'Lust for minors growing in India'

Updated on Oct 04, 2007 04:39 AM IST

A survey finds lust of men in S Asia, especially India, is growing for younger women, reports Chetan Chauhan.

HT Image
HT Image
Hindustan Times | By, New Delhi

Unlike rest of the world, the lust of men in South Asia, especially India, is growing for younger women, said Gary Lewis, South Asia head of United Nations Office on Drugs and Crime (UNODC) on Wednesday. This is resulting in trafficking syndicates targeting younger women in Nepal, Bangladesh, West Bengal and Andhra Pradesh, trafficking hot spots in south Asia.

Lewis said that a recent study of trafficked women in Nepal to India had revealed that there is an increased demand for younger women. In 1980s, women between 14-16 were preferred, then the age in 1990s went down to 10-14 and now it is even less than 10 years. “I have come across cases where even five year-old girls have been trafficked for sexual exploitation,” Lewis told HT but added that such cases are not very rampant.

Desire for younger women is not the prime reason. The growing fear of catching sexually transmitted diseases from older women and belief that having sex with younger women is a cure for many diseases had caused this increase in demand. “Many believe having sex with young virgin girls would cure them of diseases. For others, chances of catching STD from younger girls is less,” Lewis said.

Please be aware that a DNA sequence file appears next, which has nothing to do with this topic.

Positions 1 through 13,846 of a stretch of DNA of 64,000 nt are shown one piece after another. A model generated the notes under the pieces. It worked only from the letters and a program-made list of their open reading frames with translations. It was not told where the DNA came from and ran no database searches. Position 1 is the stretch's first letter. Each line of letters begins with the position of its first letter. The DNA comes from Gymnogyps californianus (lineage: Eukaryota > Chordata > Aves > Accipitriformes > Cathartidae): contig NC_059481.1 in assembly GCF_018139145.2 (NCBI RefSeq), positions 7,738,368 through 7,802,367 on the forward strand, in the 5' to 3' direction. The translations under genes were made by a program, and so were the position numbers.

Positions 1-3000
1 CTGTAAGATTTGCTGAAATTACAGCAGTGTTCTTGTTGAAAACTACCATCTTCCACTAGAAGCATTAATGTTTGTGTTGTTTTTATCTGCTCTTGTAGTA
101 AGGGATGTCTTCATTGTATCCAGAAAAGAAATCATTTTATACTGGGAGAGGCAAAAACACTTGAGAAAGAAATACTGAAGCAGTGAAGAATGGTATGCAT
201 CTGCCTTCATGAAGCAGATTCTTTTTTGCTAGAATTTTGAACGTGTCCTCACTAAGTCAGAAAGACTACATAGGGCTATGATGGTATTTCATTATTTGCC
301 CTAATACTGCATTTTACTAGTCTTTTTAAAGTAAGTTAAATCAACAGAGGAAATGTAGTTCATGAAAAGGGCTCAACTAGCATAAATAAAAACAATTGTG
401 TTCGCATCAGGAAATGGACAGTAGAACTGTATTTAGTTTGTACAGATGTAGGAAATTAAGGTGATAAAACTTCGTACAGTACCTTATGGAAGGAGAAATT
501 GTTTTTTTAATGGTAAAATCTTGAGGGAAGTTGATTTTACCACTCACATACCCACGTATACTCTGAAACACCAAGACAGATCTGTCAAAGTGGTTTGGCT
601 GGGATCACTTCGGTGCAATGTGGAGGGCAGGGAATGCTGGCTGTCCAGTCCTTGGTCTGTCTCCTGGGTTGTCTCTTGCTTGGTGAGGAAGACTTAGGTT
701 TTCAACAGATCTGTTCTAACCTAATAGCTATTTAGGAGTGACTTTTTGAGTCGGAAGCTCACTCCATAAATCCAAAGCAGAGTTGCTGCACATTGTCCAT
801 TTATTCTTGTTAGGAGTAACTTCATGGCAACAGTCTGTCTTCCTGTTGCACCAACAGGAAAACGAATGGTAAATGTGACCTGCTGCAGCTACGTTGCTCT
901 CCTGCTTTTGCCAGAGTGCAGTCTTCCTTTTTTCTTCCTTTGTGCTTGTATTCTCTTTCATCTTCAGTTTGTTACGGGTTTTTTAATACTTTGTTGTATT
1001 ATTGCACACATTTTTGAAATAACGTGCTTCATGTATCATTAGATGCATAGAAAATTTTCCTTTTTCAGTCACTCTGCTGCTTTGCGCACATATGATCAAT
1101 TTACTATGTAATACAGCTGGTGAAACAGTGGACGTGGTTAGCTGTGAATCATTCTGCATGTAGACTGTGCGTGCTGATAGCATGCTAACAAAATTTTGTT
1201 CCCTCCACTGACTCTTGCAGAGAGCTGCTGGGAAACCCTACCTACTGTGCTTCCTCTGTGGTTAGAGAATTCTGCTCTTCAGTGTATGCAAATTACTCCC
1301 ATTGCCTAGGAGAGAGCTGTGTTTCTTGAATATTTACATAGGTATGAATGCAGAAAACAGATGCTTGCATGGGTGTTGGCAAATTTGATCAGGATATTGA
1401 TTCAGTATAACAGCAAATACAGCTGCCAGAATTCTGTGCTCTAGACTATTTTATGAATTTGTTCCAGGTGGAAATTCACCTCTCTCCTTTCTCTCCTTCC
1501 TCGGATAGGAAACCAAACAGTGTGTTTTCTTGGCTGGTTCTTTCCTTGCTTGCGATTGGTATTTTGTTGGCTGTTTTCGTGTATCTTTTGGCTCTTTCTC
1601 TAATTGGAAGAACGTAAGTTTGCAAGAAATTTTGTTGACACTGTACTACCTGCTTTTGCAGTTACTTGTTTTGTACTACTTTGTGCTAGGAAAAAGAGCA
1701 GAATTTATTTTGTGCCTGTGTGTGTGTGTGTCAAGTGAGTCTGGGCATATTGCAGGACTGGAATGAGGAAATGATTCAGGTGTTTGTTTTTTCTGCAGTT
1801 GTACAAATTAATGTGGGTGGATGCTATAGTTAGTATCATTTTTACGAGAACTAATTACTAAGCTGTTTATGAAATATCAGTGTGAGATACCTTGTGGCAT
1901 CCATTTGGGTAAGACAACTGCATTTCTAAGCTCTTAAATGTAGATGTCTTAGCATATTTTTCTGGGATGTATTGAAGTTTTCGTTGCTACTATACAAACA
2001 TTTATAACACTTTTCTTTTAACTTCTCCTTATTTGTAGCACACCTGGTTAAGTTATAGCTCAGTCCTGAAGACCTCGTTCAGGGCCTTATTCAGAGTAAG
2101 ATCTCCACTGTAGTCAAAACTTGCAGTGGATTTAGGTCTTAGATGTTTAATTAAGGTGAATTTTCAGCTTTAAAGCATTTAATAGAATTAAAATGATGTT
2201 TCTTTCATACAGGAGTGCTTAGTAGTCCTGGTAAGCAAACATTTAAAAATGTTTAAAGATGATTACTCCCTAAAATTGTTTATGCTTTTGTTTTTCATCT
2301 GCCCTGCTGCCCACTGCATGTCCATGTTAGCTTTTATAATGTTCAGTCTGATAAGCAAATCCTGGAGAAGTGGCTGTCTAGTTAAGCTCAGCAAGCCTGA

What most of these girls get in return at a tender age is the dreaded HIV/AIDS. Study of trafficked women in Nepal showed that 60 per cent of positive HIV cases were of girls below the age of 15. And, all of them had got the disease from their male clients going for unprotected sex because the kids are not in a position to protest. It showed, Lewis said, lower the age higher the risk to get HIV/AIDS.

For these HIV positive girls, life has been cut short. Maru, one such victim of sexual exploitation after being trafficked, died recently in a rehabilitation home in Hyderabad. She got the disease from the person who had sexually exploited her. UNODC showed a clip of the girl celebrating her birthday in December 2006 with other victims of trafficking for sexual exploitation, all in the age group of 8-10 years. “Such had been trauma that couple of girls have lost their speaking power,” Lewis recalled, claiming that there are thousands of such girls all over India.

Lewis said trafficking in south Asia is a most organized crime and third most profit earner after weapon smuggling and drugs. “It is worth billion of dollars,” he said. To have an organized effort against trafficking, UNODC will launch a unique programme next week called UN Gift. “Corporate, civil society and government will join hand to check growing trafficking in south Asia,” he said.

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    Chetan Chauhan is National Affairs Editor. A journalist for over two decades, he has written extensively on social sector and politics with special focus on environment and political economy.

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